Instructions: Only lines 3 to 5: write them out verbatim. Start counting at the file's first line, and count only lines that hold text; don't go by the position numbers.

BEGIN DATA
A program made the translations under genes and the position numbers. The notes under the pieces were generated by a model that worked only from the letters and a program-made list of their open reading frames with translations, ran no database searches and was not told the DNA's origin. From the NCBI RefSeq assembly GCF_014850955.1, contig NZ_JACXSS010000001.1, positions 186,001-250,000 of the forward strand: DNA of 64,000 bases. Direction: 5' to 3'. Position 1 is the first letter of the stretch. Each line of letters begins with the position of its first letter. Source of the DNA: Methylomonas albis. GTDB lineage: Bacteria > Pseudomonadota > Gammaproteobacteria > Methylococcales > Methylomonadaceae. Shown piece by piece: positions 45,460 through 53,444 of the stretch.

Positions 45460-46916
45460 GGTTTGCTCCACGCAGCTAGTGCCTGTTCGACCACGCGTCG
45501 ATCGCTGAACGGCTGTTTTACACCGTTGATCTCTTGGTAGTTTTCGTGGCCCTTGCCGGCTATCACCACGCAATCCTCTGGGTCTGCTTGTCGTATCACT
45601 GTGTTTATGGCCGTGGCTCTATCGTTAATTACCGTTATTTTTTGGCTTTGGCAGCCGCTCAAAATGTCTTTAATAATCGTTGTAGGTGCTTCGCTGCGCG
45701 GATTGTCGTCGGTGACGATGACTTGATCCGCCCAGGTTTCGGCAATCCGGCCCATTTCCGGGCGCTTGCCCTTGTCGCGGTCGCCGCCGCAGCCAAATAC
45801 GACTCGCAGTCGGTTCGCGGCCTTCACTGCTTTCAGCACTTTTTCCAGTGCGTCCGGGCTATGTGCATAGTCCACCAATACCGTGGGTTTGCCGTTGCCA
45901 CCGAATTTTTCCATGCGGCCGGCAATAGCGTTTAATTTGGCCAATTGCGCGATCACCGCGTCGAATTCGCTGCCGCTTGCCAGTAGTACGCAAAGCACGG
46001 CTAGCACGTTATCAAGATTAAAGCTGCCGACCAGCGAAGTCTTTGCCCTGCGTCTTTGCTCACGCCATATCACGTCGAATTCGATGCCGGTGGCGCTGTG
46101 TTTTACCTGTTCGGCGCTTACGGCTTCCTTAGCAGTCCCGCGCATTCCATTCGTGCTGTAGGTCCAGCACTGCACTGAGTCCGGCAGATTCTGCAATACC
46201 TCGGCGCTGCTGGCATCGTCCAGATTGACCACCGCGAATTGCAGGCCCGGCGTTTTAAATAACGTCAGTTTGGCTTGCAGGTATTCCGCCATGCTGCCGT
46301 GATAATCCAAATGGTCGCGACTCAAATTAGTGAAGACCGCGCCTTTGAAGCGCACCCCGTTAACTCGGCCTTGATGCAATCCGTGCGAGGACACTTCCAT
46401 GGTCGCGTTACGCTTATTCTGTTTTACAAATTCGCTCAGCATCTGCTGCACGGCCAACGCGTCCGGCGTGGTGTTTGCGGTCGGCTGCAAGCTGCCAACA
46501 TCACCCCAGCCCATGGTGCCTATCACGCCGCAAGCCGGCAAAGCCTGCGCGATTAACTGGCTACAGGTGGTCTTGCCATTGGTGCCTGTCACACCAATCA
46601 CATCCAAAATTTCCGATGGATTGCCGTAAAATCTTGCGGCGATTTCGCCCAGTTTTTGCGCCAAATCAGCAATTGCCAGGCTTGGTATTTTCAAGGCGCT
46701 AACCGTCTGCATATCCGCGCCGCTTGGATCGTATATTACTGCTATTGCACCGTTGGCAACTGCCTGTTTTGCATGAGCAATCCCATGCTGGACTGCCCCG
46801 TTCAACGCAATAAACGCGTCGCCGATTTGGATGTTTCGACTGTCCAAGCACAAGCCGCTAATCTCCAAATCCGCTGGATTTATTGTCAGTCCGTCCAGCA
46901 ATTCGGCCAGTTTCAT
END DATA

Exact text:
45460 GGTTTGCTCCACGCAGCTAGTGCCTGTTCGACCACGCGTCG
45501 ATCGCTGAACGGCTGTTTTACACCGTTGATCTCTTGGTAGTTTTCGTGGCCCTTGCCGGCTATCACCACGCAATCCTCTGGGTCTGCTTGTCGTATCACT
45601 GTGTTTATGGCCGTGGCTCTATCGTTAATTACCGTTATTTTTTGGCTTTGGCAGCCGCTCAAAATGTCTTTAATAATCGTTGTAGGTGCTTCGCTGCGCG